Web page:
5. I would support the City’s review of the Municipal Charges and Community Services Grant Policy and the City Grant-making Policy because it is a best practice to review policies on a regular basis to stay current and responsive to the needs of our city and its residents. However, I firmly believe that thresholds are required to be established through municipal policies and bylaws due to the City’s limited financial resources, and to ensure that the City can support organizations making valuable contributions to our community in a fair, equitable and transparent manner.

Dave Blottner

1. I know that as Yukoners, our heritage is tied strongly into our sense of identity. That is just as true here in Whitehorse as it is in other Yukon Communities. As any healthy city would, our community keeps growing and changing. I believe heritage is important in informing newcomers of our colourful (and sometimes uncomfortable) past, as well as ensuring that our children maintain a connection to the origins of their home. Those who ignore the past are doomed to repeat it.

2. I think it’s safe to say that a lot has changed in our community in the past 22 years. I would definitely be in favour of reviewing the Heritage Management Plan and updating it as necessary. If the updated plan still supports having a Heritage Advisory Committee, then I would certainly support reinstating it. I would invite The Yukon Historical Museums Association to collaborate with City Council to help give us direction in this endeavour.

3. Given that some of the Buildings that were on the Registry have been demolished, I would not only support updating the Registry and including other resources that meet the registry’s criteria, but I would also want to review how the Registry is factoring into the City’s decision making process surrounding the care of these historical buildings.

4. I believe that our City Council needs to work in collaboration with the territorial government to stimulate tourism here in Whitehorse. In the wake of this global pandemic, our local businesses need our support more than ever. I would be in favour of reinstating a City of Whitehorse Tourism office and dedicated staff person, as our approach will need to be thoughtful and multifaceted in order to encourage tourists to return to Whitehorse in 2022.

5. I am with you on this one. I have felt this pinch before more than a few times in the NGO world and it is a policy I abhor. I would very much be an advocate for you on the review of the funding cap. 

Michelle Christensen-Toews

1 Heritage provides a sense of identity and belonging to the residents.  Residents take pride in showing and telling the heritage in their community to others.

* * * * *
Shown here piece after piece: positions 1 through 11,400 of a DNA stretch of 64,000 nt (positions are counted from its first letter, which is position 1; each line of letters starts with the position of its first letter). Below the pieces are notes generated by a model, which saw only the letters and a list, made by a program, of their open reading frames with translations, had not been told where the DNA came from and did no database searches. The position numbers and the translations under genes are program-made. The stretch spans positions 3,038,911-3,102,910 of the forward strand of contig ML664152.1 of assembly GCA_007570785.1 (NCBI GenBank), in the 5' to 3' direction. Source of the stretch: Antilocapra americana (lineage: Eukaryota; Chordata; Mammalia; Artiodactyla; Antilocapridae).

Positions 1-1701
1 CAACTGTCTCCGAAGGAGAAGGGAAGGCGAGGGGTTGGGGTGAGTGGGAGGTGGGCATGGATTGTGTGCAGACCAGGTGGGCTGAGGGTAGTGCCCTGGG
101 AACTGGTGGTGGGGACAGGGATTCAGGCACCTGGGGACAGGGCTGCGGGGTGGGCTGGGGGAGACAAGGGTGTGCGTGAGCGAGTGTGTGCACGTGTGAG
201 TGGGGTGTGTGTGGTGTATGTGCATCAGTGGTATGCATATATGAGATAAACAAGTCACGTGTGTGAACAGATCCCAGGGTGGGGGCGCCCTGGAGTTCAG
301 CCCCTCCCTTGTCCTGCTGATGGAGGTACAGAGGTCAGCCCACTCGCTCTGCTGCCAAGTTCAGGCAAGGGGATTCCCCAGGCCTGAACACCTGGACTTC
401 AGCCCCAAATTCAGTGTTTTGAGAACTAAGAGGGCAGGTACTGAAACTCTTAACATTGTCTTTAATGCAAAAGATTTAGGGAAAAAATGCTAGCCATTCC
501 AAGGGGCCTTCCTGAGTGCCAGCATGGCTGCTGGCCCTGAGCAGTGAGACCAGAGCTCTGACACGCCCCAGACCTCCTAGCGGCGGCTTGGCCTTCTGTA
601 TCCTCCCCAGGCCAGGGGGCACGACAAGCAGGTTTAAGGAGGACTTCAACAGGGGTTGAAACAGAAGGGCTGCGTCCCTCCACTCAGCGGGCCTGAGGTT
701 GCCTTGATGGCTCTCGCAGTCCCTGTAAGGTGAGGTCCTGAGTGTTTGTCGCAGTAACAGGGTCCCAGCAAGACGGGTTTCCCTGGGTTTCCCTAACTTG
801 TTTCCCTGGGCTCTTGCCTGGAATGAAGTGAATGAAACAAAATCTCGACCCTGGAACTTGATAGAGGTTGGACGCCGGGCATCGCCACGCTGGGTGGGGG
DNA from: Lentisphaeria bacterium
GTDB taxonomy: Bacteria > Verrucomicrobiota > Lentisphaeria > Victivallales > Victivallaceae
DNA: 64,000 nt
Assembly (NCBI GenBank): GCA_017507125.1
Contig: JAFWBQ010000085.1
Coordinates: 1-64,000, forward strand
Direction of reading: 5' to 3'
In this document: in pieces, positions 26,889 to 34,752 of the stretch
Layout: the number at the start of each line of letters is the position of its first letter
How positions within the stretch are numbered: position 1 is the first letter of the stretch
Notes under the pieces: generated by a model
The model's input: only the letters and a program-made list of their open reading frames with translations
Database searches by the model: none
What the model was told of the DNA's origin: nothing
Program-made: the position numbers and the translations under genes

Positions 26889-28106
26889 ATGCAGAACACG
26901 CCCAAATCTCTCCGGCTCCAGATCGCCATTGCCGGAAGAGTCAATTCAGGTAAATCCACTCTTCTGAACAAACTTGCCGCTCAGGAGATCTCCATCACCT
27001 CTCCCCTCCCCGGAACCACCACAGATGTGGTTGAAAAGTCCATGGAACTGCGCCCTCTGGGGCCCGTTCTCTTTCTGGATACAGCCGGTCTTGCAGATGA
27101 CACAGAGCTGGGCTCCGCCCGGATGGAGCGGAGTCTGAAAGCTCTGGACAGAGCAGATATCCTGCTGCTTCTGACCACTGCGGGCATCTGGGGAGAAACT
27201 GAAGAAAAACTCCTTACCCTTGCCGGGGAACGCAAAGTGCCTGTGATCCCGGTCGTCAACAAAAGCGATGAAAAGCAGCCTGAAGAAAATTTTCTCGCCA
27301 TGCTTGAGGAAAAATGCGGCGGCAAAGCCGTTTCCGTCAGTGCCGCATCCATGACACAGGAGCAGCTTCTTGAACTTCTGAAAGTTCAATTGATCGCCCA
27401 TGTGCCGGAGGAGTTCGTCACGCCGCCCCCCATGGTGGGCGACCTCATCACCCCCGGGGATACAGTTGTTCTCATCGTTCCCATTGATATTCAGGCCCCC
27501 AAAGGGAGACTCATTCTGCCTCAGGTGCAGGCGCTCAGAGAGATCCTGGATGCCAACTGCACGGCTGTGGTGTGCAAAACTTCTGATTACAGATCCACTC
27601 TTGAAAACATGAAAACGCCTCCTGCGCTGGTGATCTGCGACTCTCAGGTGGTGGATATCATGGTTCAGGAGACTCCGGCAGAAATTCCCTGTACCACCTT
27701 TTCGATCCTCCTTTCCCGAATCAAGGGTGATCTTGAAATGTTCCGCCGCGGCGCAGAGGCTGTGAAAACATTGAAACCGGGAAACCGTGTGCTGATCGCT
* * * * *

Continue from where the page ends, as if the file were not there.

2. The Heritage Management Plan is from 1999.  To be effective it would need to be updated with relevant information.  Re-establishing a group to identify stakeholders and resources would be an initial step in updating the Plan and re-establishing a Heritage Advisory Committee.

3. To make effective heritage decisions it will be important to have an updated registry.

4. In the draft 2040 OCP, policy direction has been given to review the City's role in the tourism industry.  Considerations in this review would include the past dedicated City of Whitehorse staff person, as well as the present role of Yukon government in providing tourism marketing services and tourism information services.  Until such time as the review is completed, I will work to ensure that the Yukon government continues to provide service for the City of Whitehorse.  I will also listen to the concerns of the tourism industry, business sector, and other stakeholders.

5. It is important for the Mayor and Council to be financially aware prior to making a change to the funding cap. At this point it would be irresponsible to promise a funding increase.  I support looking at the funding cap and considering the value of increased funding to organizations.

Janna Swales

1. Heritage and Culture are 10/10 importance level to our community.  Heritage reminds us who we are and helps us imagine who we want to be – it is our social and cultural fabric, a catalyst of economic growth and a key attractant for skilled talent and business.
Whitehorse’s positive future requires contextual understanding and historical perspective, encouraging meaningful engagement with concepts like continuity, change, and causation, and the ability to interpret and communicate complex ideas clearly and coherently.  Democracy thrives when individuals convene to express opinions, listen to others, and take action.  Weaving history into discussions about contemporary issues clarifies differing perspectives and misperceptions, reveals complexities, grounds competing views in evidence, and introduces new ideas; all can lead to greater understanding and viable community solutions.